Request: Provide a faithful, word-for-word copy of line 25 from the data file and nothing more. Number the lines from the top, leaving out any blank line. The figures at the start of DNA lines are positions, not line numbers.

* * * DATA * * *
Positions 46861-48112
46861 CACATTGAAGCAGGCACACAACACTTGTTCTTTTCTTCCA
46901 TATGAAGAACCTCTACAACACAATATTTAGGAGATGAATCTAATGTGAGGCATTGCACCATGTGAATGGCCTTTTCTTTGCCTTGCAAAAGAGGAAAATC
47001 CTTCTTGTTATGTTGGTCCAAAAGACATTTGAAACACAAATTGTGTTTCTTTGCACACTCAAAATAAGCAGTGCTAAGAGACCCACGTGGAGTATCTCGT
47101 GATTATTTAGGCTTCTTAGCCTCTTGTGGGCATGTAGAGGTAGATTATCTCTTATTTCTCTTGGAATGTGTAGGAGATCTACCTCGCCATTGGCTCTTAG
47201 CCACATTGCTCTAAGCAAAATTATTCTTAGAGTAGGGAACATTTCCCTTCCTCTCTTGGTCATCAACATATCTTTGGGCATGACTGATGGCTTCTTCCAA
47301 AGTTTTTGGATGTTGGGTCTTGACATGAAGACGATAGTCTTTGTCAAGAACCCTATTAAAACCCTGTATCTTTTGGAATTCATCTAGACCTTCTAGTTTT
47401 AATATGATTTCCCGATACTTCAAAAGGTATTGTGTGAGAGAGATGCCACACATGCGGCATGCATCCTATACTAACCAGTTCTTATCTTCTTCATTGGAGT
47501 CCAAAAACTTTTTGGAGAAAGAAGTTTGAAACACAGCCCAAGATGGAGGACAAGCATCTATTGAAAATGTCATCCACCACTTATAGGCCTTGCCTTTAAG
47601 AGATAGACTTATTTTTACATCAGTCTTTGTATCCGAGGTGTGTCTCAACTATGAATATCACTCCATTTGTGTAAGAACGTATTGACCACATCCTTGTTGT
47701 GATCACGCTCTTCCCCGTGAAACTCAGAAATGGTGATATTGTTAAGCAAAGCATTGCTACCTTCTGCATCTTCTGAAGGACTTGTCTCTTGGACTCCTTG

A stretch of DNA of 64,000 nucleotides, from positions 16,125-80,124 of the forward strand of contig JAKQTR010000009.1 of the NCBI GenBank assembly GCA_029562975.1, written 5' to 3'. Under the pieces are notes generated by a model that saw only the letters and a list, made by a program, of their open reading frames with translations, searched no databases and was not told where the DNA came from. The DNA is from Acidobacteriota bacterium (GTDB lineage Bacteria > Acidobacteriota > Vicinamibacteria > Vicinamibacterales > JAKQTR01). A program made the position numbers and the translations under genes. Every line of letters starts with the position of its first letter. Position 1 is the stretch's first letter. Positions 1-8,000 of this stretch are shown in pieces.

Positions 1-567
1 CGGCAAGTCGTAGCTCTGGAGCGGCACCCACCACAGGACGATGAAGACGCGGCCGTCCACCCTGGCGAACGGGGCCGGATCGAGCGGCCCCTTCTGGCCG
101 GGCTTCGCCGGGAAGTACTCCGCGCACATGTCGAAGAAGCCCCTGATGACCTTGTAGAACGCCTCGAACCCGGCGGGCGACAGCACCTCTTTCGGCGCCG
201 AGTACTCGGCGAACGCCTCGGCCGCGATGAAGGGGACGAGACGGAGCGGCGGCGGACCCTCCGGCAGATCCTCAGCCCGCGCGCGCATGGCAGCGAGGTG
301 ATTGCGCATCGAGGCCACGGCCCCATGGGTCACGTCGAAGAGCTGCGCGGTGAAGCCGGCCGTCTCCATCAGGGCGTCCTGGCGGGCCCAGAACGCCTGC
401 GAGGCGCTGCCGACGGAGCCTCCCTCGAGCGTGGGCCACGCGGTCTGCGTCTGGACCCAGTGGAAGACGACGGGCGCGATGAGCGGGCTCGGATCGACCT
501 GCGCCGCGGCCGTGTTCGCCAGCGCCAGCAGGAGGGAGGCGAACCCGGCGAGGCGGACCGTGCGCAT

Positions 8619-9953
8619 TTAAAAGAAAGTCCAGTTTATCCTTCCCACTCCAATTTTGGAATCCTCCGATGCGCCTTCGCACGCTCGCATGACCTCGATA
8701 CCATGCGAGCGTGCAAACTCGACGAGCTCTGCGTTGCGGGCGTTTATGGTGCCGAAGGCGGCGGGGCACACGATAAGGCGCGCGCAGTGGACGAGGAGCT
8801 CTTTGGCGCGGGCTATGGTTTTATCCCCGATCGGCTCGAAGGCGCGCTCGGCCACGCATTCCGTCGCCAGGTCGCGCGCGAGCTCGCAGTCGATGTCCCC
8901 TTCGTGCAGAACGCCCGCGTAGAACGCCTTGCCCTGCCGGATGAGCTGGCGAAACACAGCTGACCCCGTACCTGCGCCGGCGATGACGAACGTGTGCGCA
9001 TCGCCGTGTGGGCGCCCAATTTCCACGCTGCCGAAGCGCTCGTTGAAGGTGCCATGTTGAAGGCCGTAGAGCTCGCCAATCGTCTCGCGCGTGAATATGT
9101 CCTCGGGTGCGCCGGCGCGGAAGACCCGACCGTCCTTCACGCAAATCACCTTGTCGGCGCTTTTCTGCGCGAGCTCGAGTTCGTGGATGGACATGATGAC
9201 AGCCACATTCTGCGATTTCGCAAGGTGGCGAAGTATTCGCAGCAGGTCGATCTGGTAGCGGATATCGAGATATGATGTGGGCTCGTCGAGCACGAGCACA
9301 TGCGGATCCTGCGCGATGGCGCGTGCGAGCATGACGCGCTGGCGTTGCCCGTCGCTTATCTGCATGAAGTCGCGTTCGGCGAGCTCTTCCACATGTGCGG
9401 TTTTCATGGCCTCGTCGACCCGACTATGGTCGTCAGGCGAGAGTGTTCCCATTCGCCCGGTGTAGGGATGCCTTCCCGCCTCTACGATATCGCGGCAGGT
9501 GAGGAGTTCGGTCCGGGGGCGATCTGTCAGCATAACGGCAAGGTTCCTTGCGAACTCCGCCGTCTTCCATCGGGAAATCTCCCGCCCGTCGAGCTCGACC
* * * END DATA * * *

9001 TCGCCGTGTGGGCGCCCAATTTCCACGCTGCCGAAGCGCTCGTTGAAGGTGCCATGTTGAAGGCCGTAGAGCTCGCCAATCGTCTCGCGCGTGAATATGT